11319 - Stupid Sequence

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11319 - Stupid Sequence

I solved the problem using consecutive differences and detecting when the difference becomes constant. The method works correctly for small enough inputs, including the examples given and some sequences I generated. However, with larger numbers the differences are no longer computed correctly, and they appear not to be constant when they actually are. As a result, the program reports that the sequence is smart when it is not.

I guess it is some king of overflow - for bigger numbers the differences appear larger than they are. I am using unsigned long long to accommodate the 64 bit numbers. Ideas how to deal with the possible overflow?

Any help will be greatly appreciated

Here is my code (the problem occurs as early as the first call to finddiffs):

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Last edited by anikolov on Fri Oct 26, 2007 12:08 am, edited 1 time in total.
anikolov
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11319 - Stupid Sequence

Try just examining the 1500th term to determine the a0, a1, ... co-efficients. If x = 1500 and the maximum any co-efficient can be is 1000 then you can determine all the co-efficients by just examining this one term (hint: start with x^6 to determine a6, then substract that part from the equation and proceed to x^5 to determine a5, etc.).

Hope this helps (but not too much of course!),

Paul.
pburkley
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I applied Gaussian-Elimination to the first 7 equations. As the values won't be too big in the first 7 equations, those can be solved without any overflow(even with 32-bit int).

The other equations are used just to check the feasibilty.
sunny
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Thank you for your help!

Sunny, I was able to solve using the first 7 equations (I was also considering gaussian at one point). Now I can always solve, but when I check if the other terms are correct, I still get the wrong answer with big numbers, i.e. an overflow. Here is the function I use to check:

Code: Select all
Last edited by anikolov on Fri Oct 26, 2007 12:09 am, edited 1 time in total.
anikolov
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Note that there won't be any f(x) in the input where it crosses unsigned long long.

You can avoid overflow while checking feasibilty like this:

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`(f(x)-a0)/x = a1 + a2*x + a3*x^2 + a4*x^3 + a5*x^4 + a6*x^5`

of course, if (f(x)<a0) || (fx-a0)%x!=0) the sequence is smart sequence.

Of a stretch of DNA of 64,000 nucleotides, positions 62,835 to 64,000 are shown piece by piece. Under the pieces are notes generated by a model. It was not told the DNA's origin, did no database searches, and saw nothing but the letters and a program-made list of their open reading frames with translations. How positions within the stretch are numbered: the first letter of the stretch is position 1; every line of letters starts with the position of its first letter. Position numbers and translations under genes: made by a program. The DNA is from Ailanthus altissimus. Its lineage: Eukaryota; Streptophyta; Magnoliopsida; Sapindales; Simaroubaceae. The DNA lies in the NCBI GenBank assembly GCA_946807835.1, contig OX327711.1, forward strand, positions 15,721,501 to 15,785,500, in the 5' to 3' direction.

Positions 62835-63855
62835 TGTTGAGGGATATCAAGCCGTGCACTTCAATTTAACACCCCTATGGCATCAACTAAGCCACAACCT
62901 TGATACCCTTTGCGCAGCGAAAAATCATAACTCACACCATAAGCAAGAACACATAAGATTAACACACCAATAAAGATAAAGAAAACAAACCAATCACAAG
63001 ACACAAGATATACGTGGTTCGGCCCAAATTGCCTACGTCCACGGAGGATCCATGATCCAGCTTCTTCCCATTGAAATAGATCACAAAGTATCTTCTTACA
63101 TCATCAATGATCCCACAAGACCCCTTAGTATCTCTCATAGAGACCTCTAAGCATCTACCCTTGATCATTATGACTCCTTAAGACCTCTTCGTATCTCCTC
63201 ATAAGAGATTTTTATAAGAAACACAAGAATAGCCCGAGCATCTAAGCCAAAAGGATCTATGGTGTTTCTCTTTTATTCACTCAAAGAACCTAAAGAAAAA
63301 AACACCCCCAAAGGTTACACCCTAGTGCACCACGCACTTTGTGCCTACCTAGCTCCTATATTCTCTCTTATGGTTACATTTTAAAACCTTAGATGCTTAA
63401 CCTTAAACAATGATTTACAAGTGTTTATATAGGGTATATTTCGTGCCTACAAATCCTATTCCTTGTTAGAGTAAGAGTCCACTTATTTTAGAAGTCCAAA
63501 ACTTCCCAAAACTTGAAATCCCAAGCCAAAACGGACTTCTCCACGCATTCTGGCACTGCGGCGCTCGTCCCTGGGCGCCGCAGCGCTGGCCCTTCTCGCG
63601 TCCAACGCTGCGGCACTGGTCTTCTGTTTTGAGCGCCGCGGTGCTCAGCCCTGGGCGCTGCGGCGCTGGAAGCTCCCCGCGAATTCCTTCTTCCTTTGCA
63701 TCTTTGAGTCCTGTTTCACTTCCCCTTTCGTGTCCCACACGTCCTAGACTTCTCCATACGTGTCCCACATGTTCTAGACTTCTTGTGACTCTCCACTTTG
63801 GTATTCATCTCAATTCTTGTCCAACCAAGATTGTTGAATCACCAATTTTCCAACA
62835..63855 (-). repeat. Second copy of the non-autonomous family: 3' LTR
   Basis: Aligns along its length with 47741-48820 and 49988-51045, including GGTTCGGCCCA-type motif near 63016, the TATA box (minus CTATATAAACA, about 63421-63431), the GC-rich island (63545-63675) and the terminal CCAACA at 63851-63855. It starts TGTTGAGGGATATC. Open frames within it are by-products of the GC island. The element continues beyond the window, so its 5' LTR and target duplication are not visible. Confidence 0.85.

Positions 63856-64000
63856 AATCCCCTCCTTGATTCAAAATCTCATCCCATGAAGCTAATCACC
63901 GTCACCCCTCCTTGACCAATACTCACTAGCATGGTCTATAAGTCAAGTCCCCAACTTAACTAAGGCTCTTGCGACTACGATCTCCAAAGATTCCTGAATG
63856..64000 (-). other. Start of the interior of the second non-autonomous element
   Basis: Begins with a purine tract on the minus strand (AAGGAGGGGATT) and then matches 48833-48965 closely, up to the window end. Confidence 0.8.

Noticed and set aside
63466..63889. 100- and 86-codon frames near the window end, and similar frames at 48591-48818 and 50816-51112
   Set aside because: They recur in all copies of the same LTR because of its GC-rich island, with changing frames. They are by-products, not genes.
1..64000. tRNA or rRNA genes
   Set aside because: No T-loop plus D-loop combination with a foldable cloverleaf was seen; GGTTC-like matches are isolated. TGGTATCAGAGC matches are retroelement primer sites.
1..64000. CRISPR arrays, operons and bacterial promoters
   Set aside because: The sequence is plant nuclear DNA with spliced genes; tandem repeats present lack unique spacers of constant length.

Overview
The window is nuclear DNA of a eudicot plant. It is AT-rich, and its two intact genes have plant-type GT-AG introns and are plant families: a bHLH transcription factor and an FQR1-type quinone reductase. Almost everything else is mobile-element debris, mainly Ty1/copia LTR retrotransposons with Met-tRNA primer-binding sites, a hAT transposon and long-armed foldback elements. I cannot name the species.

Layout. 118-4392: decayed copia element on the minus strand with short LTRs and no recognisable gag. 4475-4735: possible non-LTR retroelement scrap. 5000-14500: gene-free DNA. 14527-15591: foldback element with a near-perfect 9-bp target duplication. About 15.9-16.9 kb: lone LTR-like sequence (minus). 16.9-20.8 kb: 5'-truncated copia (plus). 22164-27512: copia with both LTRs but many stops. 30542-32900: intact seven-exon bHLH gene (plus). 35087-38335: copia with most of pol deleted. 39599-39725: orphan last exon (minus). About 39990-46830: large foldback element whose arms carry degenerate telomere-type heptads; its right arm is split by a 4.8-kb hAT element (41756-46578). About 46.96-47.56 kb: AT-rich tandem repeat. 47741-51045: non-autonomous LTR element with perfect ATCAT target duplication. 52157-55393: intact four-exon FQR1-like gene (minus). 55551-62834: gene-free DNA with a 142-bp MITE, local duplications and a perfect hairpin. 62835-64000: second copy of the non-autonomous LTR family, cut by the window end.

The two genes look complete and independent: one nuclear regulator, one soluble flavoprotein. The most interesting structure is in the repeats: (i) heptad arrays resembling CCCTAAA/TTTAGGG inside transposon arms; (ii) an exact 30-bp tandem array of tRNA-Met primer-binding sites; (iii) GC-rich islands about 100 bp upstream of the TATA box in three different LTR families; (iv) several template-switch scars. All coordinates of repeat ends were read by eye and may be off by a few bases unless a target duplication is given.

The right side will never cross the boundary of unsigned long long.
sunny
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What if ai is not integer, e.g. 1/3, how should the output be? 0.33 or 0.333 or 0.3333?
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There was a clarification in the contest that all inputs and outputs are integers.
sunny
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I used Newton Interpolation in the contest but get wrong answer all the time.Now I know that Newton Interpolation can't get the exact value of a1,a2,,,a6 if I just use Integers.
wudanzy
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Thank you for all your good suggestions. I think I solved the problem..but the judge does not agree, and I am getting frustrated to no end. I generated my own input files with Python, tested the biggest coefficients for which f(1500) fits in 64 bits (a0 = 1000, a1=1000, a2=1000, a3=1000, a4=1000, a5=928, a6=1), and it worked. I changed a number in a random place in a sequence, and it correctly said it's smart. So how is it possible I am getting wrong answer? I do not know..

I will appreciate it if anybody can help

Code: Select all
Last edited by anikolov on Fri Oct 26, 2007 12:10 am, edited 1 time in total.
anikolov
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Check carefullly. Your code prints a trailing space after each line. This should be PE but now the judge has a problem and shows WA.
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Jan
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Thank you!

I removed trailing spaces. And then trailing endlines. And tried all combinations between trailing space/ no trailing space, trailing newline/no trailing newline. No luck so far.

However, I inserted an if statement to go into an infinite loop if a coefficient is above a 1000 - I got TLE. So..maybe I do not approach the problem the right way. However, it works on all kinds of crazy inputs I generate.
anikolov
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Don't remove trailing newlines!! Edit your post and replace it with your new code.
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Problem solved - thank you for your help.

I made it so a sequence is determined smart if at least one of the following is true:

1) Any coefficient is not an integer.
2) Any coefficient is >1000.
3) Consecutuve differences do not become constant after 7 iterations, i.e. the sequence is not generated by a polynomial of power <=6.
4) Not all members of the sequence are consistent with the coefficients discovered from the first 7 members.

My problem was my code did not check for 1) and 2). Trailing spaces were not really an issue. I got AC.

Thank you for all your input.
anikolov
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anikolov wrote:Trailing spaces were not really an issue. I got AC.

You got accepted with this line?? And all the trainling spaces after every lines?
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`cout << "This is a smart sequence! \n"; `

Strange....

P.S Don't forget to remove your code.
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I was not exact - the trailing spaces were a problem, but I got presentation error, and not WA.
anikolov
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